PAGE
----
• Previous studies have found that when compared to the U.S., European Union, and several Asian countries, India fared reasonably well when it comes to enrolment of women in science and engineering, which stood at around 35%.
  • But the proportion of women in the science and engineering workforce was an abysmal 12%.

 

GS II:  POLITYJUDICIARY

Shias' plea to board on triple talaq

  • The Shia community on 15 April 2017 appealed the All India Muslim Personal Law Board (AIMPLB) to keep in mind the Quran, Shariyat and humanity before arriving at any decision on the contentious issue of triple talaq.
  • The Ayodhya dispute and triple talaq are expected to dominate the agenda of the two-day meeting of the Board, which will begin shortly at NadwatulUlama here.
  • AIMPLB spokesperson MaulanaYasoob Abbas said in the days of Prophet, there was no tradition of triple talaq.
  • "If triple talaq is a part of Shariat law, it should have been implemented then itself. The need of the hour is to implement the system which was in place during the days of the Prophet," he said.
  • "The information pertaining to triple talaq is harming the image of Islam. When the Sunnis are of the view that triple talaq is being misused, the practice must cease to exist," he said.

 

GS III: ECONOMY

The lowdown on the Goods and Services Tax

  • It's the new system proposed to be rolled out from July 1 this year for taxing all goods and services that you consume.
  • The Goods and Services Tax or GST will replace the myriad local, State-level and Central taxes that are built into the price you pay for products, and the service tax as well as cessesthat are dovetailed to your outgoes when you dine at a restaurant or pay your mobile phone bills.
  • Petroleum products and alcohol are being kept out of the GST net for now.
  • The GST Council, with representatives from the States and the Centre, has thrashed out the nitty-gritty of the new regime, including five rate slabs (zero, 5%, 12%, 18% and 28%) and an additional cess on top of the highest GST rate on sin goods, such as luxury cars and tobacco.
  • Unlike income tax, which just a small segment of India's mammoth 1.3 billion plus population end up paying, virtually everyone, including the poorest of the poor, pay indirect taxes on products and services, be it a shampoo sachet or a mobile phone recharge.
  • Besides improving tax compliance from traders, the GST regime is expected to boost economic growth by a percentage point or two, despite the risk of an initial blip, the government and industry bodies reckon.
  • Investors, often put off by India's complex taxation structure, should find it easier and more attractive to do business in the country and create an important byproduct for India's fast-growing, young workforce - jobs.

 

GS III : S&T - PHYSICS

Indians use origami to get a closer look at beauty

  • The High Energy Accelerator Research Organisation (KEK) in Japan is getting ready to launch the Belle-II experiment, a massive collaboration of 700 scientists from across the globe.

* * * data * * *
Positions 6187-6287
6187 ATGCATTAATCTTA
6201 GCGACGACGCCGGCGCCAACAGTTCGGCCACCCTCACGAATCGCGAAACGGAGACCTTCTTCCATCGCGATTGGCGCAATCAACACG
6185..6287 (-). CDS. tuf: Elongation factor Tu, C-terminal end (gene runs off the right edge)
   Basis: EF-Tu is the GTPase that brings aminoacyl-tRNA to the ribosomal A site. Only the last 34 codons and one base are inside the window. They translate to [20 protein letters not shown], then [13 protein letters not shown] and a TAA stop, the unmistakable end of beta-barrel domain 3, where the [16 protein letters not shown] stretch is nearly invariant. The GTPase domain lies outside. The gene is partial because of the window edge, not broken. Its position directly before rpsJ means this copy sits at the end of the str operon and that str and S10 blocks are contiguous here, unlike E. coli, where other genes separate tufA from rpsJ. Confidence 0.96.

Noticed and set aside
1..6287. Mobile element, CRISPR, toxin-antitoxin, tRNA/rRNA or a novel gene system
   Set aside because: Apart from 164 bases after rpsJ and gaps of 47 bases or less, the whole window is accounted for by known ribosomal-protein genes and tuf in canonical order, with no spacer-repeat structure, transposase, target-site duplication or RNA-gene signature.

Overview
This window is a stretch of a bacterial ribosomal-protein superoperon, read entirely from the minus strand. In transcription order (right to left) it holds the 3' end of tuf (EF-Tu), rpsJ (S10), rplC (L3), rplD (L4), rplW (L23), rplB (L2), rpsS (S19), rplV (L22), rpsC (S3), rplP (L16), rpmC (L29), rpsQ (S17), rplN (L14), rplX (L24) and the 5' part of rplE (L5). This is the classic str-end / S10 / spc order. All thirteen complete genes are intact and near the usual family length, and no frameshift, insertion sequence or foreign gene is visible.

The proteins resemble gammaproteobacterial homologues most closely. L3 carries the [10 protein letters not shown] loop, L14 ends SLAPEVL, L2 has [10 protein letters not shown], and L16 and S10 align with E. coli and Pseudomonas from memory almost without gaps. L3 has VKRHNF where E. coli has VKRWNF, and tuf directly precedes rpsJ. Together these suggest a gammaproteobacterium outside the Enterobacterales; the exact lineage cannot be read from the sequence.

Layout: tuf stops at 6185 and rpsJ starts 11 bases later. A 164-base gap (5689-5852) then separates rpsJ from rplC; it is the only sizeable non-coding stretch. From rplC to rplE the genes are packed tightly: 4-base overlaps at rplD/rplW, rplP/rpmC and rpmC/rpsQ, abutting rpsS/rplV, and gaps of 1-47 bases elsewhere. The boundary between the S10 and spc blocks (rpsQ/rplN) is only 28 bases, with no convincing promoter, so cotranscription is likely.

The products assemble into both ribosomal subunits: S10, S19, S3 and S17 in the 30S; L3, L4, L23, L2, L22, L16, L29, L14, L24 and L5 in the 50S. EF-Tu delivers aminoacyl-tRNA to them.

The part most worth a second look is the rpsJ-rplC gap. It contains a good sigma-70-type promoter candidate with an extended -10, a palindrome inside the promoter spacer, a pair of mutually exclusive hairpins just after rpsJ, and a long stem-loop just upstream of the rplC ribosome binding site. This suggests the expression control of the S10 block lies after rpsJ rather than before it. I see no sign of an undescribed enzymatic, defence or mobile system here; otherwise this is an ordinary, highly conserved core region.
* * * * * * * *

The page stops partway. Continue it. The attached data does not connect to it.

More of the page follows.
• At Belle-II, highly intense electron-positron beams will be made to collide and a huge number of B-mesons (a boson containing the B, or beauty, quark) produced.
  • Building a detector to observe the resultant decay products is a challenging task and that is one area where Indians have contributed significantly.
  • Indians have been involved in the preceding experiment, Belle, for decades now, however, with Belle-II, their engagement is deeper.
  • Indians built the fourth layer of the six-layer silicon vertex detector and developing the analysis and theory.
  • The highly miniaturised sensor engineering and the "origami chip-on sensor" design of the readout chip, which improves the signal to noise ratio, are novel and highly complex aspects.
  • This experiment has the same aim as the LHCb experiment at CERN - to study the decay of the short-lived B-mesons, and unearth clues to "new physics".
  • If these experiments are successful in their endeavour, they will cause a massive rethink of particle physics as we know it today.
  • For nearly fifty years, the world of elementary particles has been best described by the Standard Model of Particle Physics.
  • This also provides a unified description of all the forces in the universe except gravitation.
  • It accounts for various particles and how they get their masses with the help of the Higgs boson.
  • However, now many questions remain which could be helped by Belle-II.
  • The group at IMSc focuses on decays in which the beauty quark within a meson changes to a different flavour of quark known as the strange quark.
  • These processes are very rare according to the Standard model, but can possibly be detected at Belle-II and LHCb.

 

GS III : S&THEALTH

3D-printed patch to fix heart

  • A revolutionary 3D-bioprinted patch has been created that can help heal scarred heart tissue after a heart attack.
  • The researchers used laser-based 3D-bioprinting techniques to incorporate stem cells derived from adult human heart cells on a matrix that began to grow and beat synchronously.